Plan manual tests with Microsoft Test Manager
Azure Test Plans | Azure DevOps Server 2019 | TFS 2018 | TFS 2017 | TFS 2015 | Visual Studio 2017 | Visual Studio 2015
We strongly recommend you use Azure Test Plans or the Test hub in TFS (a fully featured Test management solution) over Microsoft Test Manager for all your test management requirements. There will be no new versions of Microsoft Test Manager. Microsoft Test Manager 2017 (which shipped with Microsoft Visual Studio 2017) is the last version.
At the start of a sprint, find out what you need to test. Discussing test cases is a great way to help the team understand the detail of what your users need. Tests planned in this way provide a clear target for the development team.
To use all the features described in this article, you must have one of the following subscriptions:
Or, install Test Manager extension for Azure Test Plans available from Visual Studio Marketplace.
TIP You can also use the web portal to plan manual tests. It is generally more convenient for creating test cases.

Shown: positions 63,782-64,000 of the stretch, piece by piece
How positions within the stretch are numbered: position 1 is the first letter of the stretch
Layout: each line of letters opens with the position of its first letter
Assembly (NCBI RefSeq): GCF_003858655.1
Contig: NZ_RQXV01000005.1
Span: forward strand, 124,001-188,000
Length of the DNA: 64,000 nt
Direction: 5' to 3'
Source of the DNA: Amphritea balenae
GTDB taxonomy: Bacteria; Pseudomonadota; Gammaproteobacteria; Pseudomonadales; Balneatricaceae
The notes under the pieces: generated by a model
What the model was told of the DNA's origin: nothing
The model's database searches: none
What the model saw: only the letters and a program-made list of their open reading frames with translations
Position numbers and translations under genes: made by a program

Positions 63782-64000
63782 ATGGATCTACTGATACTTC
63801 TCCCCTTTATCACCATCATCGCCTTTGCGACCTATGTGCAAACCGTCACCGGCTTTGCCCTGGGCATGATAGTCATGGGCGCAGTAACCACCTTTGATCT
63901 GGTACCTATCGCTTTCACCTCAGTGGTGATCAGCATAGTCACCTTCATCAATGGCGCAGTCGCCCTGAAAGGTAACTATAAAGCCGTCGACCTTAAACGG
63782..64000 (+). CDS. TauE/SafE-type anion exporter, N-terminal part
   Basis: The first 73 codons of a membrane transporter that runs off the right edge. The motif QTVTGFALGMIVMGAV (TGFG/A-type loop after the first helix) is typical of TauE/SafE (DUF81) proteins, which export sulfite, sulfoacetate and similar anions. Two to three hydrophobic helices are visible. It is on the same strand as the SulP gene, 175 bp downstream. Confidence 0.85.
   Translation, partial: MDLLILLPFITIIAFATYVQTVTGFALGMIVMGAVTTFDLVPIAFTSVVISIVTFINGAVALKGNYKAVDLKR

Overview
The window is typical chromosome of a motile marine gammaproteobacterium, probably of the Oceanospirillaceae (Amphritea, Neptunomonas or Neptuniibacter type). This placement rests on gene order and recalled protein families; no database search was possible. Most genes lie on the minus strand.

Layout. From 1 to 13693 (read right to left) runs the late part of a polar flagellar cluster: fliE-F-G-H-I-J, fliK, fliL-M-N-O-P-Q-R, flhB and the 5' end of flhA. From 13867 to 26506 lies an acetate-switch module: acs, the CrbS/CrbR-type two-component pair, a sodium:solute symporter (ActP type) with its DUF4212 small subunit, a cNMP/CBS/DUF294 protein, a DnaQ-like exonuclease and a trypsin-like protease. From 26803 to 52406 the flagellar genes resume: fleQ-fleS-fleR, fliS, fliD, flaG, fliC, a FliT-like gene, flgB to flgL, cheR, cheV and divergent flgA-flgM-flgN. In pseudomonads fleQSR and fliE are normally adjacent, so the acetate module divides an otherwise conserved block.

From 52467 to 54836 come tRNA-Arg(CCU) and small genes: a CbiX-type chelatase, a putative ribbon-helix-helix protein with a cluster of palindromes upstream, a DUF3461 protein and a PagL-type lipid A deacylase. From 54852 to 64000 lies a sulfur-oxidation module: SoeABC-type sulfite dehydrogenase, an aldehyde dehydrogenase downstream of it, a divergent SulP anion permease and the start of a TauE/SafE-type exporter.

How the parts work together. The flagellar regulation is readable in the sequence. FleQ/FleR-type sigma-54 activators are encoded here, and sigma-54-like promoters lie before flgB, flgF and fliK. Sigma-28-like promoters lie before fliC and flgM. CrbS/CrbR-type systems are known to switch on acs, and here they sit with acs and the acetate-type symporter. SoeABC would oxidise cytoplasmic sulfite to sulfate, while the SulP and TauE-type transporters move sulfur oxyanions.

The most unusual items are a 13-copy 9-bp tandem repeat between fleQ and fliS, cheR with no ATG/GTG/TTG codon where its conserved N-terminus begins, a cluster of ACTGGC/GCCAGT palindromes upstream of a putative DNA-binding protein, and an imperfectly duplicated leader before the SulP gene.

Connect to a test plan if you haven't already.
The test plan links together the test cases you'll use in this sprint.
Add a manual test case to your test plan.
Name the test case.
Add the steps to perform during the test. Don't forget to include the expected results.
To add multiple lines in a step, press ALT + Enter.
Now that you've defined a manual test case, you can run it from Microsoft Test Manager and keep the results in Azure DevOps or TFS.
Organize your test cases with test suites
Test suites are folders inside a test plan that help you organize tests. When you run tests, you can choose to run all the tests in a suite, one after another.
Create a new test suite.
Select a suite and then create new tests in the suite.
Drag test cases from one suite to another, or cut and paste.
CTRL + drag or copy and paste to make the same test case appear in more than one suite.
These operations don't affect the test case itself. Suites contain links to test cases, and it's the links that you're moving or copying. For the same reason, removing a test case from a suite doesn't delete the test case from Azure DevOps or TFS.
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